As posted previously, I took my snow day from SVA yesterday to walk some slushy miles around the upper part of Manhattan. Specifically, from Spanish Harlem (SphaHa) down to Hunter College and The Whitney Museum of American Art. I went for the Edward Hopper show, as his prints have always been hanging in my parents house, making these particular few paintings feel like family, for as long as I can remember. There was even the slightest sense of shock, walking around one of the corners in the gallery and seeing this:
Which I know in my logical, college educated brain that this is Hopper's 'Early Sunday Morning' which he painted in 1930. However, in my immediately nostalgic and naive brain I thought 'When did we bring that here? How did they get it?' As this print has been hanging, actual size, in the living room in SoHo since I was born. Duh. Its a print (slaps forhead). I did not actually speak this aloud to the guards and museum goers, or the boy with the loudest swooshy snow pants running about the hall, but I still felt my face get all hot and blushy when I realized yes, I thought this classic american painting was from our collection of prints. I can be such a fool in love when it comes to American Classics. Remember this baby?
Another painting so familiar to the masses that it could be old relative who falls asleep in the same chair every Thanksgiving, and we just let them. Hopper's 'Gas' painted in 1940. I feel like we've all received a postcard at some point in our lives from a friend traveling not too far, but far enough to send one, down some back country bumpkin road in what could be any state, and it being this image of Mr. OverAlls at the red pump. Do you not agree?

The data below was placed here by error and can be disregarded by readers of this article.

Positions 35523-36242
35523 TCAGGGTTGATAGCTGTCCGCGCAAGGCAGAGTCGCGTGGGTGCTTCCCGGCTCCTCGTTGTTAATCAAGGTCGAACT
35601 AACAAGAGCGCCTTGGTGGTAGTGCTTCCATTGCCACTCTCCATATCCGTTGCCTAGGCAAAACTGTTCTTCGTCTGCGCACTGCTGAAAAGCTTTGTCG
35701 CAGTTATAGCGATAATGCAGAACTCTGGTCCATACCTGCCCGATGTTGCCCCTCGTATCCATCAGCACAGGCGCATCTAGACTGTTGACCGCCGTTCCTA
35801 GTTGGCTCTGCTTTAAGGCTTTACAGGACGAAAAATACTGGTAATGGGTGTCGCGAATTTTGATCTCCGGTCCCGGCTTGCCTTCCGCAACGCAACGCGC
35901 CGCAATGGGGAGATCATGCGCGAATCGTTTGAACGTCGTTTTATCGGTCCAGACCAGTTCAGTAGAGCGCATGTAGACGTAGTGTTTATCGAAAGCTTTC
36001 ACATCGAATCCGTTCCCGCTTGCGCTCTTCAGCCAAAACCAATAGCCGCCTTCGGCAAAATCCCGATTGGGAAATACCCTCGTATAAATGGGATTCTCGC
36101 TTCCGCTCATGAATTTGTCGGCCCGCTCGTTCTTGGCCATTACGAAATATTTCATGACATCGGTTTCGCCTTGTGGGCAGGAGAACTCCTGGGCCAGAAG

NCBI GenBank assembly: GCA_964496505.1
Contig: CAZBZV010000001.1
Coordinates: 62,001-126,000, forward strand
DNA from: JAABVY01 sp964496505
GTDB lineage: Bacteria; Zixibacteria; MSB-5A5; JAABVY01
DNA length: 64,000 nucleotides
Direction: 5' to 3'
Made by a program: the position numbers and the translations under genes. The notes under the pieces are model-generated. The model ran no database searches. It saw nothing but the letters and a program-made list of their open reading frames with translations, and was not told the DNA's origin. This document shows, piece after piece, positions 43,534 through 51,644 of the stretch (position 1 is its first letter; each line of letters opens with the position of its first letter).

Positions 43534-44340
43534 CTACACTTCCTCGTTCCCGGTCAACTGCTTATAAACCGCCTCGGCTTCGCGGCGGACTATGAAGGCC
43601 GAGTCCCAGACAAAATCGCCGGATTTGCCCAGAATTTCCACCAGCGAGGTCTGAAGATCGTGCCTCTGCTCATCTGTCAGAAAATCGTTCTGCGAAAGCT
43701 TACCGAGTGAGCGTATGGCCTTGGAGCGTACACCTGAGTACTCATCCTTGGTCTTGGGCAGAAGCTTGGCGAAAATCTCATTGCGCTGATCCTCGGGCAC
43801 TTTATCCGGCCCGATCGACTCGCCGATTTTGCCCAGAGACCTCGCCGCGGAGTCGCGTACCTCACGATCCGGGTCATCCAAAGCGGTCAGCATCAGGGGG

I very much enjoyed this show, and got my weekly dose of Americana just being there. What I liked probably the most out of any of these works, were the watercolors. Noticing the paint discrepancy in a lot of the oils, the watercolors stood out to me. In his oil on canvas pieces, Hopper painted some almost as if he was short on paint, or running out, or just very stingy with it. Very very thinly applied, to the point of transparency in some of his work, while later ones seem to show more of it gobbed on there. That may be the case with oils, but not the lighter watercolors.
Watercolor is one of my favorite mediums to work in, and to see these fresh, crisp watercolor on paper works was breathtaking! It looked like they were all painted yesterday, dried on the kitchen table, and hung up today. I could close my eyes and SEE them being painted, they were so clear. But watercolor is just like that if you ask me. There are no tricks, not really anyway, no smoke and mirrors-everything shows. Each and every time Hoppers brush touched down and came off of the paper, the entry and exit of each stroke, was right there, before Manhattan's eyes. Really incredible feeling.
I had some good feelings yesterday and some bad ones. The bulk of the bad ones really being the failure of my boots, which I bought in England to keep my feet warm and dry in inclement weather such as yesterdays, and they just did not stand up and do their part, at all. Kind of a bummer. But along with bad weather, comes good photos. Here are some I took on my Alaskan walk thought uptown yesterday...
Doesn't this just scream snow angels? It was sufficiently fenced off to the public though...
No hoops for Upper East Siders todayyyy
Could it have been any slushier? 7 million wet ankles say no, it can't.
Some soccer mom (turned hockey mom this time of year) is going to be pisssssssed!
As if New Yorkers aren't destroying enough wildlife themselves, heres a nice kick in the pants brough to you by the phenomenon know as thundersnow.
Whats a good day without some new friends?
At first thought these little guys were all that remained of an abandoned fruit cart, but I guess they were just made by vegetable hating children.
I dont know how this man got in there, but he looks far from ever getting out :-/
I will save the other show at the Whitney for another post, where I can dedicate much much more time and energy to describing it. Please go see it. Any fan of Godzilla or Polly Pocket will LOVE it, and you'll see why when I do post it on here.